Client risk tolerance is probably the single most difficult factor for a financial professional to measure and address. When I explored this topic in “Reassessing Risk” (Investment Advisor, November 2009), several advisors I interviewed praised the risk profiling system developed by FinaMetrica, based in Sydney. To shed further light on this topic of risk sensitivity, I recently spoke with Geoff Davey, the co-founder and director of FinaMetrica.
“We all have two different minds, not just about money but about everything: the intuitive mind and the reflective mind,” Davey said. “The intuitive mind is how we react to things emotionally: fight or flight. It’s essentially subconscious, whereas the reflective mind is the thinking mind; it’s how we consciously think about things.”
The intuitive mind has biases that cause us to perceive things inaccurately or process information inaccurately. The reflective mind makes cognitive errors: we miscalculate or misweight things.
Sometimes our intuitive and reflective minds clash. An example is the optical illusion based on two parallel lines, one with an arrowhead on both ends pointing in and the other with arrowheads pointing out. If you look at the two lines without the arrowheads, it’s obvious that they are the same length. But as Davey pointed out, the intuitive mind is very strong. “Even when your reflective mind knows they are the same length, you still see the one with the inward-pointing arrowheads as being longer,” he said.
We both agree that it’s important for financial advisors to educate clients about these biases and the pitfalls that may result. To give IA readers an idea of these pitfalls, I asked Davey to join me in commenting on some situations when a client is “of two minds” about risk.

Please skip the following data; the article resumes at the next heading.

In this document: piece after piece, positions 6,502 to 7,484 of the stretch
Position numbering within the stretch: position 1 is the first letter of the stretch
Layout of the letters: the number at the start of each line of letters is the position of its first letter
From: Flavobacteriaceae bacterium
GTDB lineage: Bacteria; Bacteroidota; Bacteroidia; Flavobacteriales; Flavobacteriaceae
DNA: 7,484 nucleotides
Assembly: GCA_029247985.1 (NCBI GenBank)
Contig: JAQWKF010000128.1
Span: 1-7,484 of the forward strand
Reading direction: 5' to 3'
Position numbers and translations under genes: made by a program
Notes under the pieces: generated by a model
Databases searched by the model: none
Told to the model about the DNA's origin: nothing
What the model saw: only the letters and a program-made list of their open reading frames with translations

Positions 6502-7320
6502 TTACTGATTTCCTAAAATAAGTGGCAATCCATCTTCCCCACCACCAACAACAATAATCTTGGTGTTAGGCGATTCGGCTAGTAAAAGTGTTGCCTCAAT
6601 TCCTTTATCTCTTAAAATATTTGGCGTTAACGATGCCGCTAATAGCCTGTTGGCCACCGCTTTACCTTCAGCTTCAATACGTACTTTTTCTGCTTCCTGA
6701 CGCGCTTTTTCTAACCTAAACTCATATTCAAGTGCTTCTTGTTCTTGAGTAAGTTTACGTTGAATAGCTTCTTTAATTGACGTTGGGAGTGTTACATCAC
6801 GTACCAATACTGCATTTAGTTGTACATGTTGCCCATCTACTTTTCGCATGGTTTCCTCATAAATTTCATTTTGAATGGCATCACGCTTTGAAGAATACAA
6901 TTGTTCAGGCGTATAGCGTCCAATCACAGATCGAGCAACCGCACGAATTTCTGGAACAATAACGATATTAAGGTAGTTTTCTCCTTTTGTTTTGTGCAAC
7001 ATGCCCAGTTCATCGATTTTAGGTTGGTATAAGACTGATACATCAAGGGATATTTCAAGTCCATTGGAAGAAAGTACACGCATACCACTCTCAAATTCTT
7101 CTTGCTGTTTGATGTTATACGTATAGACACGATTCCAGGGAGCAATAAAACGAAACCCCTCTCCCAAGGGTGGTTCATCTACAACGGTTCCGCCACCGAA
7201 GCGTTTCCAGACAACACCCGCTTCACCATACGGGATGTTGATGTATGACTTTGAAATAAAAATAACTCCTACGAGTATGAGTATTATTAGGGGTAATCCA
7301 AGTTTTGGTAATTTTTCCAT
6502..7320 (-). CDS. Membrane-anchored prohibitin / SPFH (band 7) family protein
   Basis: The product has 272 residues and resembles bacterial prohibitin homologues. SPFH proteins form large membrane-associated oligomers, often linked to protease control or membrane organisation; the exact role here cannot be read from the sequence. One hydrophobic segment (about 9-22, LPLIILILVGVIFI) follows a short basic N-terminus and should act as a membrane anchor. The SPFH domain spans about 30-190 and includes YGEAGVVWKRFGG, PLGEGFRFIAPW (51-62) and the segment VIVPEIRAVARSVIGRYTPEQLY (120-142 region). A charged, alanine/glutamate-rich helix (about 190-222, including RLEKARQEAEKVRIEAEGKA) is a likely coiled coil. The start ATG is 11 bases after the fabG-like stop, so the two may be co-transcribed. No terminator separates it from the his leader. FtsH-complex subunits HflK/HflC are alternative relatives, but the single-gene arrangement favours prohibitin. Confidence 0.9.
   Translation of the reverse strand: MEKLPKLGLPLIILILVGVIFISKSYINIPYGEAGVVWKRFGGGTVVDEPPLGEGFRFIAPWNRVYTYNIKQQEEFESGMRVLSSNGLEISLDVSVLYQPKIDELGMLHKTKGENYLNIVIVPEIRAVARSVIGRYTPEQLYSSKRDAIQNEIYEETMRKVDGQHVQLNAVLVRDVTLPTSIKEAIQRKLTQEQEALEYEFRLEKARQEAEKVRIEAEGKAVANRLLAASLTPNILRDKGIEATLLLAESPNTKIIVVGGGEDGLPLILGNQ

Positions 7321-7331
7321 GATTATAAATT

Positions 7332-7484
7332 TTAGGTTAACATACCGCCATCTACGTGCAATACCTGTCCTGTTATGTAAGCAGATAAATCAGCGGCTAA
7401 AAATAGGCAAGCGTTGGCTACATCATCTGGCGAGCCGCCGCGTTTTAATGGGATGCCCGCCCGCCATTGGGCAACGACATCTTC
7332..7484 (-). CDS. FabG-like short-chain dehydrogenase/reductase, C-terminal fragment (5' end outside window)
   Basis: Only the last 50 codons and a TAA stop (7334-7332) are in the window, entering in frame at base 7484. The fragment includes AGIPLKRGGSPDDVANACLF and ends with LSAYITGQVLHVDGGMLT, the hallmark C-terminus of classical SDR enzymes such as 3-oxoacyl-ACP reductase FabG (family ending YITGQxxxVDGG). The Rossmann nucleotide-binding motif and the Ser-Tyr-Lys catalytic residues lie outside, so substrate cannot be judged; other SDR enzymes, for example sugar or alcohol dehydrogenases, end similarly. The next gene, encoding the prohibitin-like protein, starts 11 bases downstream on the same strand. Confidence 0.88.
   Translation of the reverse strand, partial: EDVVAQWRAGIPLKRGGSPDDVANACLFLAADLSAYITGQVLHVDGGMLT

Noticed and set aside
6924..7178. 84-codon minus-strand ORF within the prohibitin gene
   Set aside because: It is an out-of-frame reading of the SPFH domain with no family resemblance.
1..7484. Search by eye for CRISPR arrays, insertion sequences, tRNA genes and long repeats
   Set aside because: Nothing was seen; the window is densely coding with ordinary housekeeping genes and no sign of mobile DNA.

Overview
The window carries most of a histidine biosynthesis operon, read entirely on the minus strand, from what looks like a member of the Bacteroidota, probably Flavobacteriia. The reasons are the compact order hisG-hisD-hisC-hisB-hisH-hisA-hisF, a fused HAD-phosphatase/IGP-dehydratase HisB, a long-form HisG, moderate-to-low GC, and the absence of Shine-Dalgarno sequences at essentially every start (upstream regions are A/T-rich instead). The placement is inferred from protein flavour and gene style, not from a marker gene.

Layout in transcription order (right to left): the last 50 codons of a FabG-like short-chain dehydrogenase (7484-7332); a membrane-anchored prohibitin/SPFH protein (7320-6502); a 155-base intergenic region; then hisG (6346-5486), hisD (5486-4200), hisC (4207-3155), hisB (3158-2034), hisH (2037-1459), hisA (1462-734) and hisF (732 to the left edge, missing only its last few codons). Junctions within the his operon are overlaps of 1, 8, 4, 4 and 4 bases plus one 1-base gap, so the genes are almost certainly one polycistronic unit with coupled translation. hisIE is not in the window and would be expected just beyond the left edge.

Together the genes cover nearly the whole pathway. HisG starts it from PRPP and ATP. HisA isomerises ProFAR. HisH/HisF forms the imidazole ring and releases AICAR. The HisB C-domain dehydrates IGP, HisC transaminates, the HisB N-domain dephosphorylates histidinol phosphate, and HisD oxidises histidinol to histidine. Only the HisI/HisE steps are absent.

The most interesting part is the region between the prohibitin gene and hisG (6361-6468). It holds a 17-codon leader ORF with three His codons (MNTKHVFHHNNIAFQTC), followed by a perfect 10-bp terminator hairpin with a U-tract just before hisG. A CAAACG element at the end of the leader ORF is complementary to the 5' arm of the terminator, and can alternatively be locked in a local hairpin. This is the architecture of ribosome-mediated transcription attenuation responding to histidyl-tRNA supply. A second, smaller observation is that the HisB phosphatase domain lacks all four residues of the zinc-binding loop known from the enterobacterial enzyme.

Q: I recently invited some of my clients on a “Just Guys” golf outing, followed by lunch in a private room at the club. When a discussion of the market began over lunch, I was surprised by the appetite for risk that many clients expressed—even those who have always told me they’re risk averse. How much credence should I give this change of attitude?
A: Davey and I concur in saying, “Absolutely none!” “Risk tolerance correlates with overconfidence,” Davey said. “The more risk tolerant somebody is, the more confident they are likely to be that they are right. In a group, they will be confident, forceful and outgoing, so their opinions will carry more weight than more risk-averse people, who are less apt to be overconfident.”
Focusing on a different aspect of the situation, my view (supported by gender research) is that men in groups are more inclined to take risks. I believe they tend to see risk-taking as a sign of courage. When they get together with other men, that’s no time to trust what they say about risk.
My suggestion is to wait till you are back on home turf. Then meet with each client individually to determine his true risk tolerance.